President Obama on Tuesday lent his support and bully pulpit to his Treasury Department's efforts to stop companies from fleeing the country, saying that he was "very pleased" that the agency has sought to close "one of the most insidious tax loopholes," namely corporate inversions.

Obama also called on Congress to pass legislation to help prevent companies from shielding profits from taxes, to help fund domestic priorities at home.

Citing recent revelations about tax evasion by wealthy individuals included in a leak from a Panamanian law firm, the president said "tax avoidance is a big global problem."

"A lot of its legal, but that's exactly the problem," said Obama, claiming that the costs of tax avoidance fall on the middle class, who face higher taxes as a result.

An inversion is a tax maneuver in which a U.S. corporation merges with a business in a low-tax country, and then places the headquarters of the newly combined company in the low-tax jurisdiction. Such deals have become increasingly frequent in recent years, raising fears about erosion of the corporate tax base.

The forthcoming tax rules announced by the Treasury Monday, the third iteration of anti-inversions guidance, take aim at a specific technique used by some corporations to lower their U.S. tax bills known as "earnings stripping."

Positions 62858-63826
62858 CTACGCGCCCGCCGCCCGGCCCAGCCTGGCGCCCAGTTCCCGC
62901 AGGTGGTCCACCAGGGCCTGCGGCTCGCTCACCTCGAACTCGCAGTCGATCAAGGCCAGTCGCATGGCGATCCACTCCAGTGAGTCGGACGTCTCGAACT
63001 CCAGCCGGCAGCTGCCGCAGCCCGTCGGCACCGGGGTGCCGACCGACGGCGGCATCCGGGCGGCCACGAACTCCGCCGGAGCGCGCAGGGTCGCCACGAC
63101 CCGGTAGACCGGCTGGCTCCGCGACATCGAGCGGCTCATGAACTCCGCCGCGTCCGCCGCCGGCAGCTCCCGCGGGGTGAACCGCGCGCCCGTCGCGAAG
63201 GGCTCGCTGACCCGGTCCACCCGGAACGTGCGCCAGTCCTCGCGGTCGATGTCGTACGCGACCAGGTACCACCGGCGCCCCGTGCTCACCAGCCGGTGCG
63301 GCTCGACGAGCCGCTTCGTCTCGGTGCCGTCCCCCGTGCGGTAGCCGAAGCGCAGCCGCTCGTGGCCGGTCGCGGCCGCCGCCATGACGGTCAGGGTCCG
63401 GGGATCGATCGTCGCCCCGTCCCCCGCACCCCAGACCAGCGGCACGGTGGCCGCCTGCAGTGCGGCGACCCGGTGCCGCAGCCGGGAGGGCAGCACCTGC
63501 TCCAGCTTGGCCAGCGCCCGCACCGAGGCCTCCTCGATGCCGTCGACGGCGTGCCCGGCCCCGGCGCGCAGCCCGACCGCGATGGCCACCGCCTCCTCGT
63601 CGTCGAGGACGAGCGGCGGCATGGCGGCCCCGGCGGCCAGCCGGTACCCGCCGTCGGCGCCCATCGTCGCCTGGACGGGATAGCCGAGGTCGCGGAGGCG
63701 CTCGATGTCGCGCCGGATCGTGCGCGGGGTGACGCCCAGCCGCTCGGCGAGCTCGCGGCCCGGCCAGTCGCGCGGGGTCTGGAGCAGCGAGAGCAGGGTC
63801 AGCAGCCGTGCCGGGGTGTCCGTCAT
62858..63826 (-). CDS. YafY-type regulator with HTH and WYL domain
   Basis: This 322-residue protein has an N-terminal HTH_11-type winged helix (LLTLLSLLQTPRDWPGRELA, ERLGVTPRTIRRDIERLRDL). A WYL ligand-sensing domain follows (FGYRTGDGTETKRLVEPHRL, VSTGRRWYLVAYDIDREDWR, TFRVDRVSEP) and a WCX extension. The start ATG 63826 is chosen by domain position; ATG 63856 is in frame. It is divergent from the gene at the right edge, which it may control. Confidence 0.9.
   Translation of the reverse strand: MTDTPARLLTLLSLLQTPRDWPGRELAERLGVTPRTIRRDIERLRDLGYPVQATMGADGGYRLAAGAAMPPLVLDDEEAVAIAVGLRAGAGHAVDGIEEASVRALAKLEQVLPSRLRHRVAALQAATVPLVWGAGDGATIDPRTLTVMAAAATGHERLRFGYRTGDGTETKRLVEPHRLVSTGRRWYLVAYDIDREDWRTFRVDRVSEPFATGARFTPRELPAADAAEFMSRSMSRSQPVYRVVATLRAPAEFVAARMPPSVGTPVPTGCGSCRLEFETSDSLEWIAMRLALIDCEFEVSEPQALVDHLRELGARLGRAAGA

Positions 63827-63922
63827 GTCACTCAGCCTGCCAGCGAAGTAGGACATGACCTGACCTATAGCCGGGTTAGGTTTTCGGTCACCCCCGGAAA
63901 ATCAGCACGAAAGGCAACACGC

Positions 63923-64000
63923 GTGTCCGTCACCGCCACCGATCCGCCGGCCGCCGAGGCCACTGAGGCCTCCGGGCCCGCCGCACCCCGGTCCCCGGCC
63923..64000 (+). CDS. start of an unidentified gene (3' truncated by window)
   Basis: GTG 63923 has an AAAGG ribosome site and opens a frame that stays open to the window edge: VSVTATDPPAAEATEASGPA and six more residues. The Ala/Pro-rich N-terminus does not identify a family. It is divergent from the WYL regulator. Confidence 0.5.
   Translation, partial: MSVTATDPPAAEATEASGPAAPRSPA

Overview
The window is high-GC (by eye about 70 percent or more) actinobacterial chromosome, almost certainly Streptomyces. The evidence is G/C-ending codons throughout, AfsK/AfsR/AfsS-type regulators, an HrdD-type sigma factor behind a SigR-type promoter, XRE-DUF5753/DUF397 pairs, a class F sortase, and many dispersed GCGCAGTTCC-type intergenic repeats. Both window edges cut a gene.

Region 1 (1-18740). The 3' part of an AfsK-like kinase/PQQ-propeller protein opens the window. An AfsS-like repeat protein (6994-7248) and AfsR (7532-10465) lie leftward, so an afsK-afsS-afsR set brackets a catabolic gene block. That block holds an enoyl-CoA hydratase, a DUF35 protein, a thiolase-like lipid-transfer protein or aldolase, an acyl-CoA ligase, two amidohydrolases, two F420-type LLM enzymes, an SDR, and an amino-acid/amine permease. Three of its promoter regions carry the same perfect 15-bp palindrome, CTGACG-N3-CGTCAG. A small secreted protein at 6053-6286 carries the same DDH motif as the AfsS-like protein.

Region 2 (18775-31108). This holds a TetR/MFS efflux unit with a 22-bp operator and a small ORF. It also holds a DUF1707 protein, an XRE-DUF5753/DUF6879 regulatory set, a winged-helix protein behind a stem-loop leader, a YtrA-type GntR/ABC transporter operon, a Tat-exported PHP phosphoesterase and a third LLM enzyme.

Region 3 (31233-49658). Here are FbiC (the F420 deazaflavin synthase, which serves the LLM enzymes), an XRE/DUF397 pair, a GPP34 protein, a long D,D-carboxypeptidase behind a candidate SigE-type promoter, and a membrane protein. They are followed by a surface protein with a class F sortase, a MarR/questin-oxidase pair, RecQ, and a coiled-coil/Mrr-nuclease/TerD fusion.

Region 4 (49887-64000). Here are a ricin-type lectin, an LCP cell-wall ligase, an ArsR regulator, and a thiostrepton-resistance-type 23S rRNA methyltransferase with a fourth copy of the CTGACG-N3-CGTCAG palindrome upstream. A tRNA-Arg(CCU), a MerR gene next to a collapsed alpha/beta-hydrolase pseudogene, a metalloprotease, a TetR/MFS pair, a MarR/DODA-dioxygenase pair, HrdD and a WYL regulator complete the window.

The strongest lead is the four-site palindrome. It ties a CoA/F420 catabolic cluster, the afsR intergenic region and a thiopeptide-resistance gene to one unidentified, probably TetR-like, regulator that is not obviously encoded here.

Earnings stripping is a way of shifting taxable income out of the U.S., which has the highest corporate tax rate among developed nations at 35 percent, into lower-tax countries. It works by having the U.S. subsidiary of the inverted company issue large amounts of debt to the foreign parent company. The payments on that debt can be deducted from income in the U.S. and counted as taxable income in the low-tax jurisdiction.

Treasury's plan is to crack down on intra-company loans that don't finance actual investment and instead are aimed at shifting income.

Also announced Monday was a provision to prevent overseas companies that are themselves the products of past inversions from being partners in future inversions.

The overnight effect of the announcement was to cast into doubt the planned merger between the U.S.-based pharmaceutical giant Pfizer and Dublin-based drugmaker Allergan. Allergan was previously a U.S. company.

Treasury Secretary Jack Lew has said that only legislation can fully stop companies from seeking to leave the country, and that the Treasury's unilateral efforts can only make it harder to complete inversions transactions and undercut the tax benefits of doing so.

Republican lawmakers, however, criticized the move, arguing that rather than punitive measures, tax reform that lowers tax rates is the solution to the pressures companies are facing to undergo inversions.